WASHINGTON — Vice President Mike Pence has been a metronome of consistency in providing dutiful affirmation for President Trump. He nods approvingly. He claps enthusiastically. He defends vigorously.
So it was highly unusual when Mr. Pence broke with form this week, actually getting out front of the president and praising a concurring opinion by Justice Clarence Thomas in a case in which the Supreme Court refused to hear an appeal seeking to reinstate an Indiana law banning abortions sought solely because of the sex or disability of a fetus.
The case involved a law that Mr. Pence had signed as governor, but he was uncharacteristically outspoken.
“Today, Justice Thomas wrote: SCOTUS has been zealous in the past in barring discrimination based on sex, race, & disability,” he said, taking to the president’s preferred medium, Twitter. “Hopeful someday soon SCOTUS will recognize the same protections for the unborn when they rule on future appeals of pro-life legislation.”
In what appeared to be a compromise by the justices, they also upheld a part of the Indiana law that requires abortion providers to bury or cremate fetal remains. Mr. Pence tweeted approvingly about that action by the court.
“As Governor of IN I was proud to sign a law that requires remains of aborted babies be treated w/dignity & respect and blocks groups like Planned Parenthood from the horrific practice of selling fetal tissue,” he said. “Today’s decision by the Supreme Court was a victory for life!”
It is rare for any vice president to make such high-profile comments on a Supreme Court case. But Mr. Pence’s quick endorsement of Justice Thomas’s concurrence was just another measure of how important the abortion issue is to him personally as well as politically.
Mr. Trump has increasingly emphasized his opposition to abortion as the 2020 presidential campaign enters a more energetic phase, and as many of his would-be Democratic challengers warn of the threat to abortion rights posed by both a conservative Supreme Court and state legislatures like Alabama’s. On Wednesday, the president implored supporters in Alabama, which recently passed one of the nation’s most restrictive abortion laws, to reclaim a seat lost to Senator Doug Jones, a Democrat.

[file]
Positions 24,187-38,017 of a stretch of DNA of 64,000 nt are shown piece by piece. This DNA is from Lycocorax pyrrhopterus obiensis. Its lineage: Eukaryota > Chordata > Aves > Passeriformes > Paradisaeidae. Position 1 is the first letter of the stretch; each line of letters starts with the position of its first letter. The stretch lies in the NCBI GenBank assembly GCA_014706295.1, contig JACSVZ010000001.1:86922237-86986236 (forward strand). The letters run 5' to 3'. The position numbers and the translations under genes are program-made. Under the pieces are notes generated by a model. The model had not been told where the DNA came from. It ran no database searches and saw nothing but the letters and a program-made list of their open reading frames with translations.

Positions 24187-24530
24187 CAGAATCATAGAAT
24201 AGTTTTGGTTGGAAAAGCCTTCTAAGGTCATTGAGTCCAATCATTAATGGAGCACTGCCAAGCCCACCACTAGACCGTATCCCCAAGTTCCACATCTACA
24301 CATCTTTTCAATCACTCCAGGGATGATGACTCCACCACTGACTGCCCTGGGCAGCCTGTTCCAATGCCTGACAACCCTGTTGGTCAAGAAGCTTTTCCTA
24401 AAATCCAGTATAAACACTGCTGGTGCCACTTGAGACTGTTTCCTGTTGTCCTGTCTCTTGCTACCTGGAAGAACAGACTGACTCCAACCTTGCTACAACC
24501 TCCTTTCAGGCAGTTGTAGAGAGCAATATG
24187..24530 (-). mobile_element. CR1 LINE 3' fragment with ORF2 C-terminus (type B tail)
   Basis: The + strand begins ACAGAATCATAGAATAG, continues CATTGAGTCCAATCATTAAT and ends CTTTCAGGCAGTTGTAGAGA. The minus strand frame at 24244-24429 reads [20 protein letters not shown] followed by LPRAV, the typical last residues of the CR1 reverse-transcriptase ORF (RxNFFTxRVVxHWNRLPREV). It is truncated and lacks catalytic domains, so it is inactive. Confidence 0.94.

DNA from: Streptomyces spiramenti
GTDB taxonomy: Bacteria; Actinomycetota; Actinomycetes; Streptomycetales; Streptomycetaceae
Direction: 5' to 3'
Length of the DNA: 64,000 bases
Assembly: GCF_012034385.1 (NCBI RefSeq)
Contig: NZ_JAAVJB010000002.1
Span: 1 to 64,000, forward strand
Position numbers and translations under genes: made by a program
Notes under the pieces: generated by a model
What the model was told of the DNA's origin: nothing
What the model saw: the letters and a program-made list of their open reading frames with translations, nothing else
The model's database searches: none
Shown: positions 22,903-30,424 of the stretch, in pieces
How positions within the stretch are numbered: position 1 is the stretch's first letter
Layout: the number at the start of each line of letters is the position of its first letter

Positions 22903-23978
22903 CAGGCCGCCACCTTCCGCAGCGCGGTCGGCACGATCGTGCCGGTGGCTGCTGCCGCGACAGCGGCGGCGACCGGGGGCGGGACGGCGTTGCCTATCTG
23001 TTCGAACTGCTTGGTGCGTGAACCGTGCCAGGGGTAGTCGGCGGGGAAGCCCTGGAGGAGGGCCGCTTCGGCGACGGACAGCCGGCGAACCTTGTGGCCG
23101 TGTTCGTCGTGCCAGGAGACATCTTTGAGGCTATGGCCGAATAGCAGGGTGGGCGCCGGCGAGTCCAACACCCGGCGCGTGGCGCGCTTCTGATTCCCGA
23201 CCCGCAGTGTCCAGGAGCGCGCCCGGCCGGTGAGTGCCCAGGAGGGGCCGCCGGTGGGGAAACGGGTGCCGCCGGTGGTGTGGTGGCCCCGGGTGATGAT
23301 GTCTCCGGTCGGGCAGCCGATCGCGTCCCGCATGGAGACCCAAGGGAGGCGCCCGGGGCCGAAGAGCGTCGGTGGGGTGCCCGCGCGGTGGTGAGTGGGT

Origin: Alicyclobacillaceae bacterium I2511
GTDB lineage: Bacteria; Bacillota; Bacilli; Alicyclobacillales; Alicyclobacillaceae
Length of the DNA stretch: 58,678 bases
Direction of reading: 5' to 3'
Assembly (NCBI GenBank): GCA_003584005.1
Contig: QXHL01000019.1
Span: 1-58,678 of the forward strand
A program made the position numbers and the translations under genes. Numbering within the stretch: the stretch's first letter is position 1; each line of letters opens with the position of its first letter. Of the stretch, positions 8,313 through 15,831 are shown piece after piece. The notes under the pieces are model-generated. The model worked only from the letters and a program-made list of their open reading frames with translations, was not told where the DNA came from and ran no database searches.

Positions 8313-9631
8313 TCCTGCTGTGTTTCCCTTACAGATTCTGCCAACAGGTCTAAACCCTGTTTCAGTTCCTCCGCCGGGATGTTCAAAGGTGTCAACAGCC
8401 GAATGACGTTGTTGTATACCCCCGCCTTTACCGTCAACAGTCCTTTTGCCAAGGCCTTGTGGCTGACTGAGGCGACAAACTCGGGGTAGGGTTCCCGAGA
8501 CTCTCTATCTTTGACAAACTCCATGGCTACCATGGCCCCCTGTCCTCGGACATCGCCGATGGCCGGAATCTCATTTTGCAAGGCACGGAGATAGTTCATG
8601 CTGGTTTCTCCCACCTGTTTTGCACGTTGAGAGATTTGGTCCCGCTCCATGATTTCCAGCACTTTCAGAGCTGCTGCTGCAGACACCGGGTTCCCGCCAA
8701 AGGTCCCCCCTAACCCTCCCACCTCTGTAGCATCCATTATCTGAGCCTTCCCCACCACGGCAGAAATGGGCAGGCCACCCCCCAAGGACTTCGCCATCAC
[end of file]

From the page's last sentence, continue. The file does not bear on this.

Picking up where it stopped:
“If Alabama does not elect a Republican to the Senate in 2020, many of the incredible gains that we have made during my Presidency may be lost, including our Pro-Life victories. Roy Moore cannot win, and the consequences will be devastating,” he said on Twitter, adding, “Judges and Supreme Court Justices.”
Even with a relatively strong economy — though there have been some warning signs of late — the president has continued to highlight cultural issues, and none more than abortion.
In recent weeks, he has been reprising a line used in his third presidential debate with Hillary Clinton, saying that supporters of expanded abortion rights favored permitting a baby to be ripped “out of the womb of the mother just prior to the birth of the baby.”
The battle over abortion that is playing out in a number of states, in most cases reflecting the red-blue divide in the country — amplified by Mr. Trump, the vice president and the Democratic candidates — ensures that it will be among the animating issues of the presidential campaign.
But while Mr. Trump may be the louder voice on the issue, Mr. Pence’s is the one many evangelicals hear. Mr. Pence has been Mr. Trump’s bridge to the white, conservative evangelical community that has provided a durable foundation for the president’s support that is also essential to his prospects for a second term.
Richard Land, the president of Southern Evangelical Seminary in Charlotte, N.C., said that he was asked by the Trump campaign in 2016 what advice he had for winning over evangelical voters, and had a ready answer. “I said, Pick Mike Pence,” Mr. Land said in a recent interview. “Because there is no way you could signal more clearly to evangelicals that they had a seat at the table than in picking Mike Pence. He is the 24-karat-gold standard.”
Mr. Pence brought both a different résumé and a different temperament to Mr. Trump’s team. He had deep experience in government and is not given to the president’s florid language. And he served as a potent validator for Mr. Trump among his base on abortion and other conservative social issues.
Mr. Trump had been on both sides of the abortion issue. As recently as 1999, he had said in a television interview that he was “very pro-choice.” There was no such ambiguity in Mr. Pence’s record.
Nor is there any now. Mr. Pence has spoken at the annual March for Life rally of anti-abortion activists, the first vice president to do so, while Mr. Trump appeared on a video. The march was the rare moment when the vice president was the headliner at an event where the president was also a presence.
He has criticized Roe v. Wade, the Supreme Court decision that made abortion legal, saying the court at the time had “turned its back” on the right to life.
“We’re the Pences, and we’re pro-life,” he said, standing with his wife, Karen. “We gather here because we stand for life.”
That stance has extended beyond the United States. After a meeting in Ottawa on Thursday, Justin Trudeau, the Canadian prime minister, said he told Mr. Pence that there was significant concern about a “backsliding” of women’s rights and new “anti-choice laws” being passed in the United States.
“It was a cordial conversation,” Mr. Trudeau said, “but it is one of which we have very different perspectives.”
But Mr. Pence was not moved. “Let me be clear,” he said. “I’m very proud to be part of a pro-life administration.”